Now that our kids are back at school, they will no doubt be spending time on the playground during recess. Since it is not yet cold, many of us will still be taking our kids to playgrounds at any number of local parks. While playgrounds are fun for our kids, there are some things that we, as parents, should do to make sure our children are safe while playing on them. Many preventable injuries occur on playgrounds every day, often while the children are under our supervision. In addition to making sure your children are using the equipment as intended, we can all do our part to be on the lookout for dangerous conditions which might exist.
The Extent of the Problem
The U.S. Consumer Protection Safety Commission reports that each year more than 200,000 children, ages 14 and younger, go to hospital emergency rooms with playground-related injuries. About 45% of playground-related injuries are severe fractures, internal injuries, concussions, dislocations, and amputations. About 75% of nonfatal injuries related to playground equipment occur on public playgrounds, with most occurring at schools and daycare centers. According to Safe Kids Worldwide (a global organization dedicated to preventing injuries in children), your child is 9 times more likely to suffer from an unintentional injury at school than be a victim of violence.
The Centers for Disease Control and Prevention reports that children ages 5 – 9 have higher rates of emergency department visits for playground injuries than any other age group. While all children are at risk for injury if they use playgrounds, girls sustain injuries more than boys (55% v. 45%), but males account for a larger percentage of deaths resulting from the playground. According to the USCPSC, most of the injuries occur when children fall from the equipment onto the ground. On public playgrounds, equipment that involves climbing is involved in more injuries than any other type of equipment. Further, 90% of the most severe playground injuries are due to falls. Many playsets are placed on dirt or grass-surfaces that do not protect children when they fall.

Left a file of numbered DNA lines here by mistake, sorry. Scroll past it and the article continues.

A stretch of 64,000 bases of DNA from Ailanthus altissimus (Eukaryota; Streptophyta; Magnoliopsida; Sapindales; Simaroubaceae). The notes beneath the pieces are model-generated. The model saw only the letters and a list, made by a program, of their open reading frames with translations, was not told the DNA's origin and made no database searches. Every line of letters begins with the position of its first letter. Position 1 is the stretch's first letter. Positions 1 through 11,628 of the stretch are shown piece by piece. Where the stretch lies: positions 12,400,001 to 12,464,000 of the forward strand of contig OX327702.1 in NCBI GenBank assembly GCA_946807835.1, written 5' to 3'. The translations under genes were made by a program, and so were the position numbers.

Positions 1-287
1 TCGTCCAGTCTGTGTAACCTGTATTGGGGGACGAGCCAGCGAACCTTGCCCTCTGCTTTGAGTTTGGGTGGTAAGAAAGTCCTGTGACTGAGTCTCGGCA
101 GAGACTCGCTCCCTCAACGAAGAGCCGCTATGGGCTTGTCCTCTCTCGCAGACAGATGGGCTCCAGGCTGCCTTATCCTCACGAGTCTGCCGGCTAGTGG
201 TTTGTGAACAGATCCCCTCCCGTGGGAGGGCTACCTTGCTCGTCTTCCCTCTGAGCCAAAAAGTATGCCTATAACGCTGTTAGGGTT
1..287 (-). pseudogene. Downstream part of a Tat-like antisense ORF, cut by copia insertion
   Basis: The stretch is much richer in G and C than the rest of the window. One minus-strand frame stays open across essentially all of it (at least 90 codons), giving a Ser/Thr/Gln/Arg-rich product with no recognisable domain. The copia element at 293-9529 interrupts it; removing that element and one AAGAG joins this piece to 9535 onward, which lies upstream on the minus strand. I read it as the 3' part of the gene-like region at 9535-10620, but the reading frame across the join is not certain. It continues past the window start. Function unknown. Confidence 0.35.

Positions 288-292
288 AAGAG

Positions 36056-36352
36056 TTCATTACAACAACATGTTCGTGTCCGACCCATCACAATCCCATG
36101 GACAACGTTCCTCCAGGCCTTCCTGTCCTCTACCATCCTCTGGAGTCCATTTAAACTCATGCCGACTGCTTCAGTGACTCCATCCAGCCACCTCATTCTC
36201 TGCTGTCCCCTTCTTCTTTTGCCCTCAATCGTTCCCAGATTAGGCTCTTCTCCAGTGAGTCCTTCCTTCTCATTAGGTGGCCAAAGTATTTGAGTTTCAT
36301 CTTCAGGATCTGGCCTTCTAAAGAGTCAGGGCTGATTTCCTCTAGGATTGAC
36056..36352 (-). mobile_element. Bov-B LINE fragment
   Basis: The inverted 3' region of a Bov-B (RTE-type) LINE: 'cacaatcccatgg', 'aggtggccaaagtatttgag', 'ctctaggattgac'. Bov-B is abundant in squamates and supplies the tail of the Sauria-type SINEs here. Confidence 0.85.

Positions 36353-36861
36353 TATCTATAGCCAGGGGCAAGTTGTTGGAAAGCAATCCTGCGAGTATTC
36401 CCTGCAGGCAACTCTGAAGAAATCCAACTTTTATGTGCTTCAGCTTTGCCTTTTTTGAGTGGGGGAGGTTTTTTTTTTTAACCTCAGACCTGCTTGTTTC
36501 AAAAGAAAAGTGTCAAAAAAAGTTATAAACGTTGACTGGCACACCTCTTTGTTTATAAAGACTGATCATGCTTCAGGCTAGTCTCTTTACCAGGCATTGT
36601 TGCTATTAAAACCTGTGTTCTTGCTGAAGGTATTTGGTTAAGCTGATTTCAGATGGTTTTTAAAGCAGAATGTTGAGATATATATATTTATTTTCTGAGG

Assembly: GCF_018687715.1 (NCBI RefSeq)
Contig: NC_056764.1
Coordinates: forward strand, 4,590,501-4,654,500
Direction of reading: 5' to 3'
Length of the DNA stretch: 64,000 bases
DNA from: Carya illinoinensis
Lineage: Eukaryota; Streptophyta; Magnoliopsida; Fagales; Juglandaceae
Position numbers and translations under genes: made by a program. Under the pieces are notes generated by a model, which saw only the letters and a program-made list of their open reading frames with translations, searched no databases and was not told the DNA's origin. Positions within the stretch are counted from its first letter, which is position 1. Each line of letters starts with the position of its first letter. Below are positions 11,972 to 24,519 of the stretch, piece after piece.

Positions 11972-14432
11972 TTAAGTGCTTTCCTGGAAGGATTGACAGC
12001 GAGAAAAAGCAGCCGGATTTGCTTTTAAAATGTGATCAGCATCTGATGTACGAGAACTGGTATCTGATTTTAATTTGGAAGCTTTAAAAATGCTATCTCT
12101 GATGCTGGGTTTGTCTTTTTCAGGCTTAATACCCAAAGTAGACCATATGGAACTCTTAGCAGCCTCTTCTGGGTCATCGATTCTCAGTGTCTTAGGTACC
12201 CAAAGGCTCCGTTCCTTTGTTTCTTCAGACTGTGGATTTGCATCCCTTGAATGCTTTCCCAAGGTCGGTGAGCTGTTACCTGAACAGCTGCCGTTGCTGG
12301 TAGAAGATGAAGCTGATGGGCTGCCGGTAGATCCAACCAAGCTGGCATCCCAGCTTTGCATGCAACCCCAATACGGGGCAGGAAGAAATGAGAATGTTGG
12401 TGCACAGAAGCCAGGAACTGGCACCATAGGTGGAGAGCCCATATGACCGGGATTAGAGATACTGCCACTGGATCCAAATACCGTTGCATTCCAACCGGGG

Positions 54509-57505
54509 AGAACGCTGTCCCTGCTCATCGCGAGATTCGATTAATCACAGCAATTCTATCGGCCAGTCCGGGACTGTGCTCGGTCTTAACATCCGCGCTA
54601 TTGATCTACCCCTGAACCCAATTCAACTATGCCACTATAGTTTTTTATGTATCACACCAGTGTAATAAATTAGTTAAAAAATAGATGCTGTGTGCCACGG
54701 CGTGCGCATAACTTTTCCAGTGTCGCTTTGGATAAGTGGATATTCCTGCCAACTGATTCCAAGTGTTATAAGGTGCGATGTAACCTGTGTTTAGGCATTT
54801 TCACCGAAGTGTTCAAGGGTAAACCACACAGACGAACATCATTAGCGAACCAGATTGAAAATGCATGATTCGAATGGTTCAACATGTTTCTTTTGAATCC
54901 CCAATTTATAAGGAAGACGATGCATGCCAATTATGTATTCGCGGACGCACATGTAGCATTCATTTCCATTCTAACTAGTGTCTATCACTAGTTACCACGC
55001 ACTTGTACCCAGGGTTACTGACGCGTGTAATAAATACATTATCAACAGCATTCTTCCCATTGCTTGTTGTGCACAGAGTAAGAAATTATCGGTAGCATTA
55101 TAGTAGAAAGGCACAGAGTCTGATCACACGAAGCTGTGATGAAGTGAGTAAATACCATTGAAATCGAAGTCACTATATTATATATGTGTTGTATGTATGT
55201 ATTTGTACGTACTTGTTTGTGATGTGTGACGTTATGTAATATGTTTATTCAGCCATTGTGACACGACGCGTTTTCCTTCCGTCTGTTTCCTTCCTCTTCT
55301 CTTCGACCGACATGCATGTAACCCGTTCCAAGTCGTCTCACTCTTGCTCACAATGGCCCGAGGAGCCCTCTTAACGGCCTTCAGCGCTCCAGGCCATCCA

This problem is not a new one. As long as ago as 1995, playground-related injuries among children ages 14 and younger cost an estimated $1.2 billion dollars. Most recently, Safe Kids Worldwide reports that school-related medical costs for children age 14 and under account for more than $2 billion in medical spending each year. The total annual cost of school-related injuries to children ages 14 and under exceeds $74 billion, which includes medical spending, loss in quality of life and future earnings.
Given the extent of playground injuries, the serious nature of injuries which occur, and the costs associated, playground safety needs to be a priority and steps need to be taken to reduce the risk to our children.
There are numerous things that parents, teachers, school administrators, city parks and recreation departments, and others can do to ensure our children play safely. The following is not meant to be an exhaustive list, but serves as some important tips on what to watch for the next time you are at your child’s playground:
- Playground equipment is designed for different age groups and should be used accordingly.
- Equipment under four feet tall is suitable for children under 5, while equipment under eight feet tall is suitable for those ages 5 – 12.